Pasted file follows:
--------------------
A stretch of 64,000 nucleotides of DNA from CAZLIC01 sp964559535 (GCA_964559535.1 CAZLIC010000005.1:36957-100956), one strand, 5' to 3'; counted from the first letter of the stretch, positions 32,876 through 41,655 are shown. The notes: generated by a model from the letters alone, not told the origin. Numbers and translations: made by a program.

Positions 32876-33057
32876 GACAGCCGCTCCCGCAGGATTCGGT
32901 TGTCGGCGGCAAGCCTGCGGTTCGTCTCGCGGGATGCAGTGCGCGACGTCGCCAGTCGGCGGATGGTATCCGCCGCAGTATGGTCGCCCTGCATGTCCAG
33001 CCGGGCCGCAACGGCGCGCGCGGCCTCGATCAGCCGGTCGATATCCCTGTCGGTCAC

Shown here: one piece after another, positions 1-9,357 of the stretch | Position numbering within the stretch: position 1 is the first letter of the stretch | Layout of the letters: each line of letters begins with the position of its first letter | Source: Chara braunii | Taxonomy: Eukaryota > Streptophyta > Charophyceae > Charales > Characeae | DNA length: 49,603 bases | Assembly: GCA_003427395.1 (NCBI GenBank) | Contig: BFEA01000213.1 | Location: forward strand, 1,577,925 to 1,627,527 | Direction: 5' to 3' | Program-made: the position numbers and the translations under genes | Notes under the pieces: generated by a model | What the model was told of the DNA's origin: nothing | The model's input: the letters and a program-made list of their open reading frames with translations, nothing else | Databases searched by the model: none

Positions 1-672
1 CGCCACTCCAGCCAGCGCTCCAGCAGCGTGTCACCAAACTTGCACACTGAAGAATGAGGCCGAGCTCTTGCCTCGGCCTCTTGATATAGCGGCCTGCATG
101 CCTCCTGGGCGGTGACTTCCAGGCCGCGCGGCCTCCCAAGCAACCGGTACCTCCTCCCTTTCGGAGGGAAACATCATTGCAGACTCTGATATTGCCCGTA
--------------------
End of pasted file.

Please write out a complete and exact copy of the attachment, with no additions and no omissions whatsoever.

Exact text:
A stretch of 64,000 nucleotides of DNA from CAZLIC01 sp964559535 (GCA_964559535.1 CAZLIC010000005.1:36957-100956), one strand, 5' to 3'; counted from the first letter of the stretch, positions 32,876 through 41,655 are shown. The notes: generated by a model from the letters alone, not told the origin. Numbers and translations: made by a program.

Positions 32876-33057
32876 GACAGCCGCTCCCGCAGGATTCGGT
32901 TGTCGGCGGCAAGCCTGCGGTTCGTCTCGCGGGATGCAGTGCGCGACGTCGCCAGTCGGCGGATGGTATCCGCCGCAGTATGGTCGCCCTGCATGTCCAG
33001 CCGGGCCGCAACGGCGCGCGCGGCCTCGATCAGCCGGTCGATATCCCTGTCGGTCAC

Shown here: one piece after another, positions 1-9,357 of the stretch | Position numbering within the stretch: position 1 is the first letter of the stretch | Layout of the letters: each line of letters begins with the position of its first letter | Source: Chara braunii | Taxonomy: Eukaryota > Streptophyta > Charophyceae > Charales > Characeae | DNA length: 49,603 bases | Assembly: GCA_003427395.1 (NCBI GenBank) | Contig: BFEA01000213.1 | Location: forward strand, 1,577,925 to 1,627,527 | Direction: 5' to 3' | Program-made: the position numbers and the translations under genes | Notes under the pieces: generated by a model | What the model was told of the DNA's origin: nothing | The model's input: the letters and a program-made list of their open reading frames with translations, nothing else | Databases searched by the model: none

Positions 1-672
1 CGCCACTCCAGCCAGCGCTCCAGCAGCGTGTCACCAAACTTGCACACTGAAGAATGAGGCCGAGCTCTTGCCTCGGCCTCTTGATATAGCGGCCTGCATG
101 CCTCCTGGGCGGTGACTTCCAGGCCGCGCGGCCTCCCAAGCAACCGGTACCTCCTCCCTTTCGGAGGGAAACATCATTGCAGACTCTGATATTGCCCGTA